Why Raises Are So Scarce

Practically nobody gets a pay hike anymore just for showing up.

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Most Americans could use a nice raise. Maybe next year.

For 2010, companies on average are increasing their payroll budgets by 2.5 percent, according to an annual study by the Conference Board. That's higher than last year, but otherwise it represents the weakest growth in raises since the research group started tracking such data in 1989.

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That may not sound surprising in an economy with 9.5 percent unemployment, but there's another finding that confirms a Darwinian workplace trend many may have suspected: As tiny as raises are, only the most productive workers are getting them. At 313 companies the Conference Board surveyed, virtually all of the money set aside to reward workers is going toward merit raises, with no companies giving out raises simply to boost morale, cover cost-of-living increases, or reward workers for showing up. That's new. "Companies are saying we're not going to raise pay just to raise pay," says Conference Board researcher Christopher Woock, who co-authored the report. That suggests a growing disparity among those lucky enough to be employed, with high-performers getting above-average raises while the mediocre get nothing. And anybody below mediocre has probably been laid off.

Average raises will stay slightly ahead of inflation, forecast to be a mere 1.5 percent or so this year. But the pressure on family budgets is obviously intensifying. In another survey, by the Pew Research Center, 55 percent of respondents said they've endured some sort or hardship that has cut their income: either a spell of unemployment, an outright pay cut, a loss of work hours, or a downgrade from full-time to part-time status. That helps explain why consumer gloom is so pervasive that it threatens to torpedo the recovery we're supposedly in: Many workers who still have jobs and aren't counted as unemployed have nonetheless lost income that threatens their quality of life. And they're not sure how to get it back.

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As many families know, the income rut pre-dates the recession. From 2000 to 2008, median household income after inflation was essentially stagnant, meaning the typical family had a harder time saving and getting ahead. Anybody who required a lot of healthcare or had kids in college—two parts of the family budget where costs are rising most rapidly—very likely fell behind. And once the data from the recession is tallied, it will probably show a 5 to 7 percent decline in real incomes for the last couple of years, which would be the biggest quality of life degradation in decades.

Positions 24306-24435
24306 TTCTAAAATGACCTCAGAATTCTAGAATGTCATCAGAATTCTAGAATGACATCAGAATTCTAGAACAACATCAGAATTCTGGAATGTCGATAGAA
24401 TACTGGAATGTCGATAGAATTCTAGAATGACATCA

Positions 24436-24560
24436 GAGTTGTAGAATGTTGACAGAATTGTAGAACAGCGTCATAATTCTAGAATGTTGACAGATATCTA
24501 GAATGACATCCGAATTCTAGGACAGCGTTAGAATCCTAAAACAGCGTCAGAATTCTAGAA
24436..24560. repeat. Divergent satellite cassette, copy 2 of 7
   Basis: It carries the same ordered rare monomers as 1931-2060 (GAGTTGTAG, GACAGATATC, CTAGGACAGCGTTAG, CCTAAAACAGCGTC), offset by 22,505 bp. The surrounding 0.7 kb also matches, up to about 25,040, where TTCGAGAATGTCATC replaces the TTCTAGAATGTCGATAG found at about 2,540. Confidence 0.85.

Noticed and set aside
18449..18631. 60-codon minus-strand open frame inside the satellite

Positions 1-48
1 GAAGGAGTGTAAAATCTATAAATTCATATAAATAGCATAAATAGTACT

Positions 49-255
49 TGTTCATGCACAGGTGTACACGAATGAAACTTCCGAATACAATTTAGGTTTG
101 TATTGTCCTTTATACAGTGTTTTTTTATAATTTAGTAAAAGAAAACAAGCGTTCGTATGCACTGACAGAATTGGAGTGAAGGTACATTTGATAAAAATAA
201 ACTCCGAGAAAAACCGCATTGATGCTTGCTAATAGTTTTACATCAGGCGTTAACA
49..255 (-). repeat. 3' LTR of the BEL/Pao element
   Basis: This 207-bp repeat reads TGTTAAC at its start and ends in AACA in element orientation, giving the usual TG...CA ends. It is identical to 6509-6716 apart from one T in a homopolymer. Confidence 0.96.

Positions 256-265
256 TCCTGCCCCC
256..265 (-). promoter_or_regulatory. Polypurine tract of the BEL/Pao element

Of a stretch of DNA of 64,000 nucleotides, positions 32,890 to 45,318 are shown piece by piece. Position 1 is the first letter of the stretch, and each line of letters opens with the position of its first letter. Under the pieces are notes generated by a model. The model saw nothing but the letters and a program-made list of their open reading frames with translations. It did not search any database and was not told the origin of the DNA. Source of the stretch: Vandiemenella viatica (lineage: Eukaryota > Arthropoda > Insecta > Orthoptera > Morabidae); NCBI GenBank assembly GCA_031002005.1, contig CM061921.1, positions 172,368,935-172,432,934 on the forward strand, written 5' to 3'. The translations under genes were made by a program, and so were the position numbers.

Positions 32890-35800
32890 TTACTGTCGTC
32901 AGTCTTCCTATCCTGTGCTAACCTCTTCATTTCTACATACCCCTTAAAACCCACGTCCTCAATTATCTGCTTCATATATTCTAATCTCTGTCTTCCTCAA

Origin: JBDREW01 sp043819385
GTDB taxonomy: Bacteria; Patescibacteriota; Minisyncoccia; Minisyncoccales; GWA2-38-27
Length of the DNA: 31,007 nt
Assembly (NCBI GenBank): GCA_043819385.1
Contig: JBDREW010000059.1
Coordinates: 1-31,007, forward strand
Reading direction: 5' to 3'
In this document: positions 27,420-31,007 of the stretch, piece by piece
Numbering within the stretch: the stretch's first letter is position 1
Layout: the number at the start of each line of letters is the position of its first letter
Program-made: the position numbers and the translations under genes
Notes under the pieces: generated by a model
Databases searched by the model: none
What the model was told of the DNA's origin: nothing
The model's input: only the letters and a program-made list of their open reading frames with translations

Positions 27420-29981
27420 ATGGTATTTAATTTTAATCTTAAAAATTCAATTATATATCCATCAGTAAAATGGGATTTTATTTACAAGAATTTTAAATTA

Many consumers have responded by adopting the "new frugality"—saving more and spending less, or at least telling survey conductors they plan to do that—but even if it sticks, frugality won't raise living standards or keep the economy humming. To do that we need motivated workers and companies able to innovate and create value that didn't exist before.

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To some extent, American wages have flatlined thanks to globalization, cheap overseas labor, and technology revolutions like the Internet. But many Americans have also dug themselves into a hole, by failing to gain the right skills for a turbulent, information-based economy or protect themselves against changes that are inevitable. That makes the finding on merit pay quite trenchant—and perhaps permanent. With an oversupply of labor, companies no longer have to offer raises to maintain stability and keep workers from bolting. They only need to offer raises to workers with unique skills who would be hard to replace. That mismatch between labor supply and demand should persist for years, with most economists forecasting high unemployment through at least 2013. As for keeping up morale, well, we all know the mantra: You should consider yourself lucky to have a job. That counts as a morale-booster these days.

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For silver-lining seekers, 2011 looks slightly better than 2010, with companies saying they plan to increase their raise pools by 3 percent. That's inching closer to a level that represents a real gain for a meaningful number of workers. And in the Pew survey, 62 percent of respondents said they expect their personal finances to improve in the coming year. Maybe we're learning to prosper without raises. It wouldn't be a bad skill to have.